“Elissa, if you feel that words are more dangerous than the actual violent policy [I had not suggested a policy] you want to inflict on others, then goodbye you anti-freedom snowflake who wants to purchase a little temporary security in exchange for losing freedom and therefore deserve [sic] neither, according to Ben Franklin.”
When he slung the word “snowflake” at me, it pierced like the ice-filled snowball that a bully had leveled at my twin’s face when we were eight years old [yes, we feel each other’s pain]. It was not simply the intended effect that hurt; it was the shock of being treated with such indiscriminate disdain by someone whom I had respected [this bully had the sweetest mom in the world, so we assumed her son would be kind]. Though Facebook does not represent the totality of a friendship, being unfriended over the term “gun control” created an abyss where common ground could have been found instead. That loss, more than the lost association via social media, shook me.
This fragility in the face of differing views lingered in my thoughts. How will we work together if we assume that someone’s opposing view is reason enough to attack them? How do we listen to each other if we’re hurling insults and preparing rejoinders for the insults we anticipate in return?
I did some soul-searching on this point, and I decided to find other “snowflakes” to coordinate my efforts with. One source is a group of women who are faithful in the religion I live by and who are advocating for ethical government. In their voices, I hear my own. Another is a discussion group I started among politically-minded (and geographically distant) friends who tend to examine the issues instead of just reacting to the “opposition.” Thoughtful dialogue is a safe haven for snowflakes like me when elsewhere words are used to create distance and to flare hostilities. We carry one another’s burdens because sometimes even snowflakes need a rest from the storm.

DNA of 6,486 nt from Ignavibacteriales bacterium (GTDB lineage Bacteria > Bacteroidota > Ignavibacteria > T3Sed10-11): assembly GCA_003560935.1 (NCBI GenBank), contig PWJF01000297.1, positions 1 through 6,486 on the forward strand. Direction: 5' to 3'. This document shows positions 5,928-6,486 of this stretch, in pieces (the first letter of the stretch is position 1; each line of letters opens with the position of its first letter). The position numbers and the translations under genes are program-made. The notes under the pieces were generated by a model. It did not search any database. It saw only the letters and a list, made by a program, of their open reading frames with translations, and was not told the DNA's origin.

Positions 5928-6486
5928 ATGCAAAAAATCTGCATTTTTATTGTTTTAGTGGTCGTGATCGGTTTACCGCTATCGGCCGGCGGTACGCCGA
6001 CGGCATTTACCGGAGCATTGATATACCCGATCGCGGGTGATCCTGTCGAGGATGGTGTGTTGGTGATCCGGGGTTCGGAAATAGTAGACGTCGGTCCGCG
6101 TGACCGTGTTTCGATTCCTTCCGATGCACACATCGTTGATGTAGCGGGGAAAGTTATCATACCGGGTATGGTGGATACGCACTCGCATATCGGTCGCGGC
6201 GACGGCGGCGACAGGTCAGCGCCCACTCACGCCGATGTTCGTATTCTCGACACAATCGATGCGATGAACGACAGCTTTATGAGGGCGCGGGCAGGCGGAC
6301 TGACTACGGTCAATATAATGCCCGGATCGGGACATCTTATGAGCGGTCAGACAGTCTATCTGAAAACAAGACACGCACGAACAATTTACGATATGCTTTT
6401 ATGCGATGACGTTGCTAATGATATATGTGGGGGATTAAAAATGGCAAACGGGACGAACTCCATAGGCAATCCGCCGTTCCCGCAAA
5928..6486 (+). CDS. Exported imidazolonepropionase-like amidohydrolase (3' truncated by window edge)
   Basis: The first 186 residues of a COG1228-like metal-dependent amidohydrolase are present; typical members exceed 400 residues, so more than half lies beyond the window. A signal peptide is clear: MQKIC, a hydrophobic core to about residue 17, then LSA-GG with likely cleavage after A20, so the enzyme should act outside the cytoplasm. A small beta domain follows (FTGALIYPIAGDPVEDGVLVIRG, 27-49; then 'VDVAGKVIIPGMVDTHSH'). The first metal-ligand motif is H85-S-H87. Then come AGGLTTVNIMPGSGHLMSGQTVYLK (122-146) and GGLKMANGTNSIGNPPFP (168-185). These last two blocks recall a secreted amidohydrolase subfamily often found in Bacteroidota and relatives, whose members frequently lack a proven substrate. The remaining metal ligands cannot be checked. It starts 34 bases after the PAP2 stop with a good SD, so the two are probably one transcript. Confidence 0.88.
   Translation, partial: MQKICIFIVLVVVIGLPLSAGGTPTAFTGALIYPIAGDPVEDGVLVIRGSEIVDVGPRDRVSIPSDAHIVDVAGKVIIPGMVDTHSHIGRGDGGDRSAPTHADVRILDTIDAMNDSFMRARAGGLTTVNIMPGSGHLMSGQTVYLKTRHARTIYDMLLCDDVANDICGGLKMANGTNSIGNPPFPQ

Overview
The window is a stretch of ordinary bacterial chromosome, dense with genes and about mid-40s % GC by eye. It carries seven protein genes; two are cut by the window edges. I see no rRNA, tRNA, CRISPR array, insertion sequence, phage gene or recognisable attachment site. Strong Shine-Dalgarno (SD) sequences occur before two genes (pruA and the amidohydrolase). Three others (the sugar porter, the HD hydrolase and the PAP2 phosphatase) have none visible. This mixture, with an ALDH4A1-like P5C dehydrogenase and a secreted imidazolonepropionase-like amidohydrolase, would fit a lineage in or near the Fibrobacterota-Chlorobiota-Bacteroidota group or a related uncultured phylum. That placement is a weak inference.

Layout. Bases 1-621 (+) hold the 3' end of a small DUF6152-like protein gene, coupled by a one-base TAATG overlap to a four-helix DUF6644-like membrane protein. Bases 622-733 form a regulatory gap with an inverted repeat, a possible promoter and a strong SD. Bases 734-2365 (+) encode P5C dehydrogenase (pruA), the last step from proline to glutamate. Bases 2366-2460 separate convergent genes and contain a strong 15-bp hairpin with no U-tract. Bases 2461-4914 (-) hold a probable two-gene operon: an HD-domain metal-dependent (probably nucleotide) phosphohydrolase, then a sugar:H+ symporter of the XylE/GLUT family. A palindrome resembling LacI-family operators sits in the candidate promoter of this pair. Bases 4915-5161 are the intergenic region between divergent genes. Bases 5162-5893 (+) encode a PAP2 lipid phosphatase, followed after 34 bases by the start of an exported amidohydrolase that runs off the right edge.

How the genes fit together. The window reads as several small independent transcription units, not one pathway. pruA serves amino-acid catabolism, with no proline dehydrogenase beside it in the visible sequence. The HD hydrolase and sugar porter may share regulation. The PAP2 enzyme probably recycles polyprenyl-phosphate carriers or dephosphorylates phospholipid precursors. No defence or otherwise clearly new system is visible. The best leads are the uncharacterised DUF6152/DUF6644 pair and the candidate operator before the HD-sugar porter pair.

If I have just called you a snowflake, take heart; I mean it as a compliment. If I am a snowflake, then I hope all who are open, trusting, thoughtful, concerned, vulnerable, collaborative, and teachable will join with other snowflakes to make a difference where needed in this tempestuous world.
I chose to write today about my experience as a snowflake not just because it makes me feel young somehow, but because five years ago today twenty-six lives (most of them belonging to first-graders) were taken in a flurry of bullets, and as a tribute to them, I could think of nothing more reverent to do at the time than to make a unique snowflake for each one. I wanted to remember how fleeting and fragile our time is here in the storm of life.
Five years later, I recognize more than ever just how fleeting and fragile we are, so I am slowly brushing off the fear that has settled on me like sleet–that captivating but blinding cousin of the snowflake–and I am pressing forward in faith. I thirst for what the storm brings even as it beats me down. But I have leaned into the storm and felt powerless long enough. Now I know that the storm swells with ideas, words, thoughts, hope, truths, data, evidence…not just the weapons of vitriol. So I am joining the storm.
I do not come in a fury that howls and tears at your world like it would fly to pieces. There is enough destruction already. I do scour your refuge for weaknesses where I can then accumulate one snowflake after another until my influence there is undeniable, or at least uncomfortable. Do I ask you to change your position? No, stay where you are and make your refuge more suitable against the destructive elements. But might you see the storm as something other than an attack? Perhaps as something desirable? Harness what is good and worthy in this storm and do away with fear.
I will not stop the world from coming apart at the seams, and I cannot predict the paths of other storms or the intent of their snowflakes. And eventually I will slacken; I will melt. But if we are to stand the heat of political warfare, I want my storm to at least melt and soak into the earth from whom innocent blood cries out for acknowledgment. Perhaps then life will prevail after all this destruction has ceased.
[the songs I refer to fit very well in many ways, but disregard the “making love” in Modern English’s song–that would be a weird way to interpret “melt” in my post]